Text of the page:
Javascript is currently disabled. This site requires Javascript to function correctly. Please enable Javascript in your browser!

Ascension of The Lord

Ascension of The Lord
  • Century: -
  • Patronage: -
  • Feast Day: May 10th

The Catechism of the Catholic Church (Item 668) states, “Christ’s Ascension into Heaven signifies his participation, in his humanity, in God’s power and authority”.  Referring to Mark 16:19, “So then the Lord Jesus, after he had spoken unto them, was received up into heaven, and sat down at the right hand of God”.  Pope John Paul II stated that Scripture positions the significance of the Ascension in two statements, “Jesus gave instructions, and then Jesus took his place”.  He also seperately emphasized that Jesus had foretold of his Ascension several times in the Gospels, John 16:10 at the Last Supper, “I go to the Father, and you will see me no more”, and John 20:17 after his resurrection tells Mary Magdalene, “I have not yet ascended to the Father, go to my brethren and say to them, I am ascending to my Father and your Father, to my God and your God”.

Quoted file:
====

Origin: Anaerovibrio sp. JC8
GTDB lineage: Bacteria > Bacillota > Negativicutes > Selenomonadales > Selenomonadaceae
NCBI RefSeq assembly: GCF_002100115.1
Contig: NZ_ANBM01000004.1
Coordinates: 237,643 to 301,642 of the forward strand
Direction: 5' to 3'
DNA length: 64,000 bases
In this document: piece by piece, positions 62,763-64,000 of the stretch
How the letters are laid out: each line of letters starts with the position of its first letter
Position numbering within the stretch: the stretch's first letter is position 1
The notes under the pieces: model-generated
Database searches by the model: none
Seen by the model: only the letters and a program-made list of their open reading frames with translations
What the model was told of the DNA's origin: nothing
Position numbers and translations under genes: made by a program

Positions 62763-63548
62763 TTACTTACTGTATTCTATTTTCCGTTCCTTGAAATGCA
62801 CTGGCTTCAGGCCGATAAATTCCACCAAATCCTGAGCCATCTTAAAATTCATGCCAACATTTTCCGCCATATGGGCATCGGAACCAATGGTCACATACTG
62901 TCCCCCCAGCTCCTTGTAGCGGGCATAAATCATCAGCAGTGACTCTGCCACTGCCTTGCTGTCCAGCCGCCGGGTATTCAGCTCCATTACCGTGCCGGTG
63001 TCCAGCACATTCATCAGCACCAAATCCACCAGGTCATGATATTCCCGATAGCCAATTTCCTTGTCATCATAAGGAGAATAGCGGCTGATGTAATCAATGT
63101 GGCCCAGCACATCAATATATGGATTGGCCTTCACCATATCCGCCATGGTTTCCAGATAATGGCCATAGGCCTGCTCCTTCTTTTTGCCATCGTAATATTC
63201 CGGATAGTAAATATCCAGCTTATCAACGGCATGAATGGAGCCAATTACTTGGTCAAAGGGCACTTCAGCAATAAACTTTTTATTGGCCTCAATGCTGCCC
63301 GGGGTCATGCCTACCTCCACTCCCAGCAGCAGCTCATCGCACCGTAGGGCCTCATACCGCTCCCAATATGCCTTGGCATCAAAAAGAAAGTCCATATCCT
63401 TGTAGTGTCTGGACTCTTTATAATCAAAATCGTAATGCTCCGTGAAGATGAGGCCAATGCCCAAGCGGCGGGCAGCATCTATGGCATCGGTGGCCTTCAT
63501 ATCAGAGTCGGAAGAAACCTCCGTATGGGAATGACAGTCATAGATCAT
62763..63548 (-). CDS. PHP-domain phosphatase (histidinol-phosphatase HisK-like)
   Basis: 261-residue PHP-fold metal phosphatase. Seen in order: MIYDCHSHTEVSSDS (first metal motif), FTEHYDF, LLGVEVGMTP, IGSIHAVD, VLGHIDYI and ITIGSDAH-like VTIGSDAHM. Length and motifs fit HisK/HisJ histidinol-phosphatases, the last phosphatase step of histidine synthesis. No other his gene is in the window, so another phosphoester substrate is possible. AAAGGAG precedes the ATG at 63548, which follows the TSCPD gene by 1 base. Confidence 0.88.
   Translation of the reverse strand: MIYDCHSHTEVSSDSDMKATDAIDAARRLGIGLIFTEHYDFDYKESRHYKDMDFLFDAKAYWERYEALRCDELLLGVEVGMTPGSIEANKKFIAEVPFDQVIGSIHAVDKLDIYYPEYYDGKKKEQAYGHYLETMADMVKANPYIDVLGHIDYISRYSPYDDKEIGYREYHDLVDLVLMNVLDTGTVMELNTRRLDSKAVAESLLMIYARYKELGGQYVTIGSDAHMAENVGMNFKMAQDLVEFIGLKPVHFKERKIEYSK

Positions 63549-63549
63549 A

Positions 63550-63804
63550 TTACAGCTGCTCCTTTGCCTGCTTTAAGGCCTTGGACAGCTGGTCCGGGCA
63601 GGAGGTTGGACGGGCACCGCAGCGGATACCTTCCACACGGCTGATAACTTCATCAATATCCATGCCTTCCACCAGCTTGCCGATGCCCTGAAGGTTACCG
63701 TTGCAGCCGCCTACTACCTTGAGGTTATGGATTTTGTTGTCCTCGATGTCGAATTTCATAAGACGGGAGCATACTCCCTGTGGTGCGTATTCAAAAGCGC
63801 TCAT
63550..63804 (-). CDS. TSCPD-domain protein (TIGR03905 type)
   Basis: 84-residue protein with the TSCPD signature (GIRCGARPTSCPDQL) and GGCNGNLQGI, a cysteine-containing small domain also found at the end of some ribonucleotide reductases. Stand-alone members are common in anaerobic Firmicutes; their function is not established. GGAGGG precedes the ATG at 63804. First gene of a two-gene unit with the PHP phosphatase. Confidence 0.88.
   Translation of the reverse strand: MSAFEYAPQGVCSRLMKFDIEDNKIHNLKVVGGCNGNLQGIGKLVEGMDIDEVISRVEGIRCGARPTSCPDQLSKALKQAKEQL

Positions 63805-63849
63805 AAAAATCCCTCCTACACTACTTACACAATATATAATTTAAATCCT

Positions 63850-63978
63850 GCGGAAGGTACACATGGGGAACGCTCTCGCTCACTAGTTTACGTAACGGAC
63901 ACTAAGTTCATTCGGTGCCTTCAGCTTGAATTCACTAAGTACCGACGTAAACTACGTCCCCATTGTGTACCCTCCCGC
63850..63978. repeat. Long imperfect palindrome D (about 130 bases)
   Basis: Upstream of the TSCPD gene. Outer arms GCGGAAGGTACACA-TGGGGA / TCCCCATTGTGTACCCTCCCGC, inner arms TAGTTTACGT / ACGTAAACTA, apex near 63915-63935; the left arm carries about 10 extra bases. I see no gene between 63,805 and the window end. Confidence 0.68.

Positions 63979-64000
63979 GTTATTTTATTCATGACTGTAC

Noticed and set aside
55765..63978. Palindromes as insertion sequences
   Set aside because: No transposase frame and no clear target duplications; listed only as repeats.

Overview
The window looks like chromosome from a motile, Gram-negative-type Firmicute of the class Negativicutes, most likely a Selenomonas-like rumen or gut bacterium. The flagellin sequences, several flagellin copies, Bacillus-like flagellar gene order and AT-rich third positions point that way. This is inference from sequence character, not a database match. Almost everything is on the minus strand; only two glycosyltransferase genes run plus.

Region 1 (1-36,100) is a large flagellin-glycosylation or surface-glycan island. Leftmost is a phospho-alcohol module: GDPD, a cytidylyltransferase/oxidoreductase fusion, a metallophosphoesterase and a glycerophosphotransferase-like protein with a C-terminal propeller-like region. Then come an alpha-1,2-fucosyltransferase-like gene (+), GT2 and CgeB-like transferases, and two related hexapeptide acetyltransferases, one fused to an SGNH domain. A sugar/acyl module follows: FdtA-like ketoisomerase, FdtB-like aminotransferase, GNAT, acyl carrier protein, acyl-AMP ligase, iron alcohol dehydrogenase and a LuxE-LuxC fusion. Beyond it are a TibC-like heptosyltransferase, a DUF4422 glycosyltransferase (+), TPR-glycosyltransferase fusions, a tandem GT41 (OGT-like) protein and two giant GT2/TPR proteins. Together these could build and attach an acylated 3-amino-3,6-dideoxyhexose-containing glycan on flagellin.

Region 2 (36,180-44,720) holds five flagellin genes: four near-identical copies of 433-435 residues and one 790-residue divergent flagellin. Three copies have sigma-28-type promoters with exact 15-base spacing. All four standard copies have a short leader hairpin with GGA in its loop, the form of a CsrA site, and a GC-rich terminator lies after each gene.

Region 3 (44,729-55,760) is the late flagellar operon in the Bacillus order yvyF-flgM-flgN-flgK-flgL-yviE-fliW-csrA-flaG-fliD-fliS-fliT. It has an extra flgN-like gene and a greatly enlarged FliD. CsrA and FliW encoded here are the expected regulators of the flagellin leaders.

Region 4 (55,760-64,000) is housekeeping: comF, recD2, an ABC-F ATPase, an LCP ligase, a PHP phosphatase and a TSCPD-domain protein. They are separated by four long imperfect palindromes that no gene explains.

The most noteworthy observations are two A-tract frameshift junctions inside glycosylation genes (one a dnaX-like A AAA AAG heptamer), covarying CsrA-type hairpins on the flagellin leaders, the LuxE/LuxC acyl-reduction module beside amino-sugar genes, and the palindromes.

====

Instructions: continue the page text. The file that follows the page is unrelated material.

The Feast of the Ascension is on of the great feasts in the Christian Liturgical Calendar that commemorates the bodily Ascension of Jesus into Heaven.  He was not “Assumed” by the Father’s power, but the “Ascension” signifies by his own.  The Ascension of the Lord is traditionally celebrated on a Thursday, the fortieth day from Easter Sunday.  However, some Roman Catholic Provinces have moved the observance to the following Sunday.  The feast is one of the Ecumenical Feasts, ranking with the feasts of the Passion, Easter, and Pentecost.  

Acts 1:9-12 tells us that the Ascension took place on Mount Olivet, the “Mount of Olives”, on which the village of Bethany sits.  After the Ascension the Apostles are described as returning to Jerusalem from the mount that is called Olivet, which is near Jerusalem, within a Sabbath day’s journey.  Tradition has consecrated this site as the “Mount of Ascension”.  The Gospel of Luke tells us that the event took place “in the vicinity of Bethany” and the Gospel of Mark specifies no location.  

Before the conversion of Constantine in 312, early Christians honored the Ascension of Christ in a cave on the Mount of Olives.  By 384, the place of the Ascension was venerated on an open site, uphill from the cave.  The Chapel of the Ascension in Jerusalem today is a Christian and Muslim Holy site, now believed to mark the place where Jesus ascended into Heaven. In the small round Church is a stone imprinted with what some claim to be the very footprints of Jesus.